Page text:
Thus, we need to think of what industry bitcoin will disrupt.  What would a critical mass of people see bitcoin as "better" than?  We bitcoiners understand the technology, and certainly see how BTC is better in lots of ways.  Now, go try and talk your co-workers into moving all their investments into BTC.  Try and explain to Average Joe why paying for something in BTC is better than buying the exact same thing with dollars.  The current system works fine for them, from their perspective. How is BTC better?

Give Jose the field worker a cheaper, easier way to send his money home, and all of the sudden we have huge numbers using BTC.  He doesn't understand the tech, but that doesn't matter.  It works for him.  Bear in mind that many, many more South Asians (mostly from India) send money home than Latin Americans.  Also, 80% of Africa is "unbanked."
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October 18, 2013, 05:32:01 PM
 #13

My wife has an online antique business, and sells through a variety of outlets including ebay. I showed her what coinbase was doing with their system including bitdazzle. She was blown away. Her fees drop so significantly that if is almost as if she had been walking uphill to the well to get some water with two anvils strapped to her back, and now she can just drop the anvils and run up the hill.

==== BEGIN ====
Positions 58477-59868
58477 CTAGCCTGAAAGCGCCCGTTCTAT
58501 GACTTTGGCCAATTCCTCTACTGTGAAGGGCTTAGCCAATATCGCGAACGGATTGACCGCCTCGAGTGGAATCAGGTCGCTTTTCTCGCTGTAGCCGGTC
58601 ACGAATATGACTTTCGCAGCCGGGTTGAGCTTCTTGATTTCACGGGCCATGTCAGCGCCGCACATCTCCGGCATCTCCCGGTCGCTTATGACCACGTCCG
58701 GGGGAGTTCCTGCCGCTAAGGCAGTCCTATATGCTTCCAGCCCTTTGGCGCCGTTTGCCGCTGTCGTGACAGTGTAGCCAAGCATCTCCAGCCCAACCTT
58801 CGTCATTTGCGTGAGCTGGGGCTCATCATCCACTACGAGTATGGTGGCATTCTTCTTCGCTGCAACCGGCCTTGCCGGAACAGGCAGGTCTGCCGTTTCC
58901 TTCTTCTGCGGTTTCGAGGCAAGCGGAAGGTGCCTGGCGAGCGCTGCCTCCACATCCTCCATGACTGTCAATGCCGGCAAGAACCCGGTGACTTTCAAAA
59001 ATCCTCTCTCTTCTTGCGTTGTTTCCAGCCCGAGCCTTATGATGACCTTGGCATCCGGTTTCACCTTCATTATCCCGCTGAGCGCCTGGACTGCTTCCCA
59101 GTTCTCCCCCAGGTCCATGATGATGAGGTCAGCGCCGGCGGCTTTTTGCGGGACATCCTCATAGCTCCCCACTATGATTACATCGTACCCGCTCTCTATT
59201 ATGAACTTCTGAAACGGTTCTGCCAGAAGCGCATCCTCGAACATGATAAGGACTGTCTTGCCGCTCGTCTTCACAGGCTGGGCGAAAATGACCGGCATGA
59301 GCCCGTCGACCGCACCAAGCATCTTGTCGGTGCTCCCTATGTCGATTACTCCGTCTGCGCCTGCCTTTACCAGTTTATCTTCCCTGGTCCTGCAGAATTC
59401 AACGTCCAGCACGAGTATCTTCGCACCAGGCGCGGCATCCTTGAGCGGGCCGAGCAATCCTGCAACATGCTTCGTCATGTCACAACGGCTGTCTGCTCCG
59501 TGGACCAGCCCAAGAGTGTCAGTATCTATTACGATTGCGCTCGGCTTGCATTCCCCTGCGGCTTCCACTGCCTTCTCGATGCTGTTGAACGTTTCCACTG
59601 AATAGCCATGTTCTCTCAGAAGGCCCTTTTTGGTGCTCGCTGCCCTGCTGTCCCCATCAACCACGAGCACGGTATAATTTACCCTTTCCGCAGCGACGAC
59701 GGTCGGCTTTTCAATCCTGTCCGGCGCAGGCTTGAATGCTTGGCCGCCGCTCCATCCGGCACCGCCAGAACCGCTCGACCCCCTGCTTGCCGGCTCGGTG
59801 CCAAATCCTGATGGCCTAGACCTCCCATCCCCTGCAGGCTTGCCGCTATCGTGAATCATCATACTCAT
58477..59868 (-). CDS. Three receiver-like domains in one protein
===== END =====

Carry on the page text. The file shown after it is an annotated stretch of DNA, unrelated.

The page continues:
I am not trying to shill for coinbase or bitdazzle, and I don't know how they will play out in the future. But I do think that if businesses adopt a similar model and it actually works as advertised that those who do not adopt will wither and die. This is a real-world example where bitcoins as a concept meets bitcoins as an application and the results can be staggering. For ecommerce it will be adopt or perish.

If you stuck with filecabinets and typewriters you went bankrupt in the 1980's.

If you decided your business did not need a website you went bankrupt in the 1990's.

If you ignore bitcoins and stay with paypal and credit cards you will go bankrupt by 2015. You will not be able to compete with those who adapt and adopt. They will take all of your business because of the direct benefit to their bottom line. They will be able to offer lower prices and strangle you.